If you were in attendance at the town meeting held this week at the QIA, then you might have heard Councilwoman Patricia Anderson's disparaging comments "you go to the public library in Parker, they don't have computers! They don't have near what we have here!". In truth, the library has 20 new computers. During the break, someone put a question in the basket asking Mrs. Anderson, why did you lie about the Parker library? When caught, all Anderson could say was "I stand corrected."

According to the Parker Pioneer,
the library "has been praised by national library publications as  one of the best in the nation for it's size" and will be featured in an upcoming edition of Parade Magazine. The story relates "In November 2009, Library Journal Magazine ranked the Parker Public Library the seventh busiest in the nation for libraries of it's size. They also gave the Parker library a 'five star' rating, it's highest award."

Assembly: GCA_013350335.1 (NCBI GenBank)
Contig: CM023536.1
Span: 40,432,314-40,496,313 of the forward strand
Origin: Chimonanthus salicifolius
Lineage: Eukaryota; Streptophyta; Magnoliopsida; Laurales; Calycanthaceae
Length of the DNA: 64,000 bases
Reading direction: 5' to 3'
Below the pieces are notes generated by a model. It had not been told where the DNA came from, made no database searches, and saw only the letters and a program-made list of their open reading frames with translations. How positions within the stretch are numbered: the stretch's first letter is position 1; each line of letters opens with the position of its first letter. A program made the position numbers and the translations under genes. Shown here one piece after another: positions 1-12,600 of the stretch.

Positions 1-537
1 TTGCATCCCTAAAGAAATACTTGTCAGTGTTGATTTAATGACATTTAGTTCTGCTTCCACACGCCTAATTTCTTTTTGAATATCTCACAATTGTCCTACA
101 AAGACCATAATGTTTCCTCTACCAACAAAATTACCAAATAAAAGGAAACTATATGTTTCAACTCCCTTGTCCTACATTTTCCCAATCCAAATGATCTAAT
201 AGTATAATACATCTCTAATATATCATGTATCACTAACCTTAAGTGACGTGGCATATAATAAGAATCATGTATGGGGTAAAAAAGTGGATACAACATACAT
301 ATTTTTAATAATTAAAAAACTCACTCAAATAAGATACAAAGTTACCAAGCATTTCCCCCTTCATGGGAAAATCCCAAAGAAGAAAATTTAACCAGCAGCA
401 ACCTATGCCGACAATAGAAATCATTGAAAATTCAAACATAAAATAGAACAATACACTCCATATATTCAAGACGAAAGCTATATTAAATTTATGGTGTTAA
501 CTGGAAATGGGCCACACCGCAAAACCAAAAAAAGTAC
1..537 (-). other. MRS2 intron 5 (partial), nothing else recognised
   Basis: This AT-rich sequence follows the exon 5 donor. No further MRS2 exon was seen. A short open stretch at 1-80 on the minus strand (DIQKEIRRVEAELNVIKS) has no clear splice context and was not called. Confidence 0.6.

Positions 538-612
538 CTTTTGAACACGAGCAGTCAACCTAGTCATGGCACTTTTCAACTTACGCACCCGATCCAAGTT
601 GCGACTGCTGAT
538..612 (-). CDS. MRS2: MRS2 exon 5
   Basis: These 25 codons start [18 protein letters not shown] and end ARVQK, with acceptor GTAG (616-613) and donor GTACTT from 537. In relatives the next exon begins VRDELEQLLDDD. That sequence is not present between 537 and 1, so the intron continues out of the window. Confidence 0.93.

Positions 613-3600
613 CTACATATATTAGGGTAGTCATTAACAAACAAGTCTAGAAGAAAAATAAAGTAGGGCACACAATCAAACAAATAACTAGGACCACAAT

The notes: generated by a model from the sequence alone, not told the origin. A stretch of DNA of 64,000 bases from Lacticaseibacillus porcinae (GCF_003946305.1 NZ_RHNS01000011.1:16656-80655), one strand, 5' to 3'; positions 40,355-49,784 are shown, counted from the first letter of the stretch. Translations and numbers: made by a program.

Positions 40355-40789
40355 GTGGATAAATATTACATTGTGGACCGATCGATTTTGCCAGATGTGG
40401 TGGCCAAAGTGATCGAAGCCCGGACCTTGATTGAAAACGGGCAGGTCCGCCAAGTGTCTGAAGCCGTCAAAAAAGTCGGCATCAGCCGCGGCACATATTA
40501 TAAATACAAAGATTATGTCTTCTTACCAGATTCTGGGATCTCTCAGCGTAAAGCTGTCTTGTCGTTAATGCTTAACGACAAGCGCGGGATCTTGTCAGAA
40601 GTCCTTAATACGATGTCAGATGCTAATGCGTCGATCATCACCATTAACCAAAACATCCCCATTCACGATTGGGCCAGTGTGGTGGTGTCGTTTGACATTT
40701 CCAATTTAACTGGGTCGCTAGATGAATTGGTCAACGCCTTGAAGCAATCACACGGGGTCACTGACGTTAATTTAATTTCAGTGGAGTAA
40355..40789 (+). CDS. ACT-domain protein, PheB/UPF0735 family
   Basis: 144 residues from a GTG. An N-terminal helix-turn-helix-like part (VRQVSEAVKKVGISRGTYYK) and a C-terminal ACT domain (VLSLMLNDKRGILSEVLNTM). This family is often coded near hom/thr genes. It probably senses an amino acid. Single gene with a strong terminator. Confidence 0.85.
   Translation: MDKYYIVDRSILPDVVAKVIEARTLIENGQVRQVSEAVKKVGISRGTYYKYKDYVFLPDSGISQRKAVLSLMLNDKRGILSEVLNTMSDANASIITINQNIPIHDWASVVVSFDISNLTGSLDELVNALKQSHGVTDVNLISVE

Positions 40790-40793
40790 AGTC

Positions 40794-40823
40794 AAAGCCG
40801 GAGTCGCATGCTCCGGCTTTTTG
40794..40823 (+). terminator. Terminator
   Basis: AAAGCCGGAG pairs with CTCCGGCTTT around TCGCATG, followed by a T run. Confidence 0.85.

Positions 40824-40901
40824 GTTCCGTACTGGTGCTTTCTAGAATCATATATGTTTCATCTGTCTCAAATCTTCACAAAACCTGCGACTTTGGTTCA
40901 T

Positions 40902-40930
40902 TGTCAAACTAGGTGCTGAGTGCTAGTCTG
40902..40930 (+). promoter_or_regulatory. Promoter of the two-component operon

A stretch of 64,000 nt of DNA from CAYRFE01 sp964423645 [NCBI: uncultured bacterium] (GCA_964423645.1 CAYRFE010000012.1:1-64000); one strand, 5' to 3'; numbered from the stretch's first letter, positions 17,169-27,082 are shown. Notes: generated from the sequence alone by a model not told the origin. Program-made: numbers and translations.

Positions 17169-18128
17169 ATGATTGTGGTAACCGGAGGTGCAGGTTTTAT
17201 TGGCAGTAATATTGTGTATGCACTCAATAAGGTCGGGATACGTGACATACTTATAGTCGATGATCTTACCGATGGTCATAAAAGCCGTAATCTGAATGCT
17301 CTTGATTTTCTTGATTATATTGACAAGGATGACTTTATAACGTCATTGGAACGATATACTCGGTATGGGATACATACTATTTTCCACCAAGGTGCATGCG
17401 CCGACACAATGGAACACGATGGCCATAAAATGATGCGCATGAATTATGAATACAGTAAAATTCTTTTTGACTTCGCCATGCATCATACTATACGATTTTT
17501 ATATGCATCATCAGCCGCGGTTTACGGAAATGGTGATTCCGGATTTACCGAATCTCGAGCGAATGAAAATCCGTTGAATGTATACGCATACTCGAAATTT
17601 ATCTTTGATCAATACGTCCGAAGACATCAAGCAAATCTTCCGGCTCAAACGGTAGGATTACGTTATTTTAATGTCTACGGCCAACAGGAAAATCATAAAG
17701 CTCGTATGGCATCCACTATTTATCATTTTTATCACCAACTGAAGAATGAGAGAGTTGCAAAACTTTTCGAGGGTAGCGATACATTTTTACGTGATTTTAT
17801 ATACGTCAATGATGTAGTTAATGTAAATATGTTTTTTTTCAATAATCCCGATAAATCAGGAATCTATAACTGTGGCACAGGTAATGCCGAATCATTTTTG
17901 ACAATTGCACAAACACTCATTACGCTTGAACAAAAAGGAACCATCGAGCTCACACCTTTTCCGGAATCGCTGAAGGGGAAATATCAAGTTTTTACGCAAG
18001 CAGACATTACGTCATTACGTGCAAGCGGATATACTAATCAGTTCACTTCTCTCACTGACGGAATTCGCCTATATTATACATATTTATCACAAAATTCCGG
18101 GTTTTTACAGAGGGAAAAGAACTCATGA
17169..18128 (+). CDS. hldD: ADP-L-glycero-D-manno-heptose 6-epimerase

The moral of this story? Don't believe most of what you hear from our current council just because they seduce you with free coffee and cookies!

Thursday, December 2, 2010


By David Rookhuyzen
Cronkite News 

QUARTZSITE – Every winter, vendors descend on this remote patch of western Arizona desert. Right behind is a flock of RVs filled with retirees looking for a warm winter and good deals.
For the past few years the selling and buying has been a little subdued because of the down economy. But Mayor Ed Foster said this year, with the Great Recession officially over, the town is seeing a reversal.
“All the early indicators are that we are ahead this season,” Foster said.